A US-Greek agriculture company will attempt to issue $7 million in a crowdfunded offering this week. The money will be used to acquire small farm in Greece and convert them into organic producers. The company believes that it can run them more efficiently as one large enterprise. This has been a fundamental driver in consolidation within the worldwide agriculture industry for decades.
While this offer is characterized as common stock, the stock is expected to pay a 7% dividend so that, in fact, this offering acts more like non-traditional mortgage funding.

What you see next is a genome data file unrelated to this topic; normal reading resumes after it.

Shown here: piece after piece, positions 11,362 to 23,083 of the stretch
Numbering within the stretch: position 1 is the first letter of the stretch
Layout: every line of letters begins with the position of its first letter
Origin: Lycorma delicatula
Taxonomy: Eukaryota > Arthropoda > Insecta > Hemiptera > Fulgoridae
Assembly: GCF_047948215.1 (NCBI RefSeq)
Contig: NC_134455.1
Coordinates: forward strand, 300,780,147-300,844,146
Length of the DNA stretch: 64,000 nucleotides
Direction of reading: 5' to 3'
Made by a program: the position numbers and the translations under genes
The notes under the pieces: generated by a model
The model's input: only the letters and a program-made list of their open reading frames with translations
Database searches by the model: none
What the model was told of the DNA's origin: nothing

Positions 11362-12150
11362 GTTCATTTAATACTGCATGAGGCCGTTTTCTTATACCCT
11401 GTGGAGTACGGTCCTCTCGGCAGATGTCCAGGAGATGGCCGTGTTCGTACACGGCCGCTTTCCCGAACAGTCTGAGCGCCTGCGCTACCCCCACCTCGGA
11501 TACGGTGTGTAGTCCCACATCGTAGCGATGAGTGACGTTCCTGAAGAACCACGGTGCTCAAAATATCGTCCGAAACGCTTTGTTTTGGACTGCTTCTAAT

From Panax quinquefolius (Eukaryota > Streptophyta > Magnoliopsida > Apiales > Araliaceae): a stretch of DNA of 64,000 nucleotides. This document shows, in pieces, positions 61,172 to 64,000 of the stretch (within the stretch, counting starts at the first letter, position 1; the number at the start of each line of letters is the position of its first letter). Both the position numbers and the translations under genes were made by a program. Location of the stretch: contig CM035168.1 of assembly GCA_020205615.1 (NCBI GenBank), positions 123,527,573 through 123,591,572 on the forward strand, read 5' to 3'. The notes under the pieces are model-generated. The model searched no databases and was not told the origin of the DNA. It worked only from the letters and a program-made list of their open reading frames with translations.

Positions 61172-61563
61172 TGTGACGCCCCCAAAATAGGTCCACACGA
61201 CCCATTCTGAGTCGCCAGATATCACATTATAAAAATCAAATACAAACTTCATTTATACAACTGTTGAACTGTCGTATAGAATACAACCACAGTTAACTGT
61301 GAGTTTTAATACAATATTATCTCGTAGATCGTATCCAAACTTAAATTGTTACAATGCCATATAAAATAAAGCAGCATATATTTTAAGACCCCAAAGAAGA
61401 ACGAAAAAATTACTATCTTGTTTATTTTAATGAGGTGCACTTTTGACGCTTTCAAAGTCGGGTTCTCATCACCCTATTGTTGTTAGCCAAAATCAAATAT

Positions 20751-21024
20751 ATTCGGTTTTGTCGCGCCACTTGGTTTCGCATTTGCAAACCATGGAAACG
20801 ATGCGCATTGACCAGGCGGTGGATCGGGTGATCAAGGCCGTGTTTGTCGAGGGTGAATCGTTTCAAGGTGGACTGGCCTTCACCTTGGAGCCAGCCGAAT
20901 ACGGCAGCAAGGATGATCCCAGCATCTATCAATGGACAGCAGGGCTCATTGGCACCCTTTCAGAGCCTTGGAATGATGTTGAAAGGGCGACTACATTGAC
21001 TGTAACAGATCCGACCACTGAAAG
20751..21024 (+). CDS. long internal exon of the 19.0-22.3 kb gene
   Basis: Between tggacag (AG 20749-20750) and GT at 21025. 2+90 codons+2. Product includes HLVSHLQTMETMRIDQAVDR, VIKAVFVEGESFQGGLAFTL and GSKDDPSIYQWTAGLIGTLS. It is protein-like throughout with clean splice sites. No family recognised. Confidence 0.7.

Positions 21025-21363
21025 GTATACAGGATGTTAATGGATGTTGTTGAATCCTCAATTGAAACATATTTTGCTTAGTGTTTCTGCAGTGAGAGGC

I am following the story because I am considering working on behalf of a U.S. based aquaculture company on a similar crowdfunding offer. I expect that US farmers and aquaculturists will increasingly rely on crowdfunding rather than traditional lending in the years ahead. Successful offers take lots of planning but can lower the farmer’s overall cost of capital over the long term.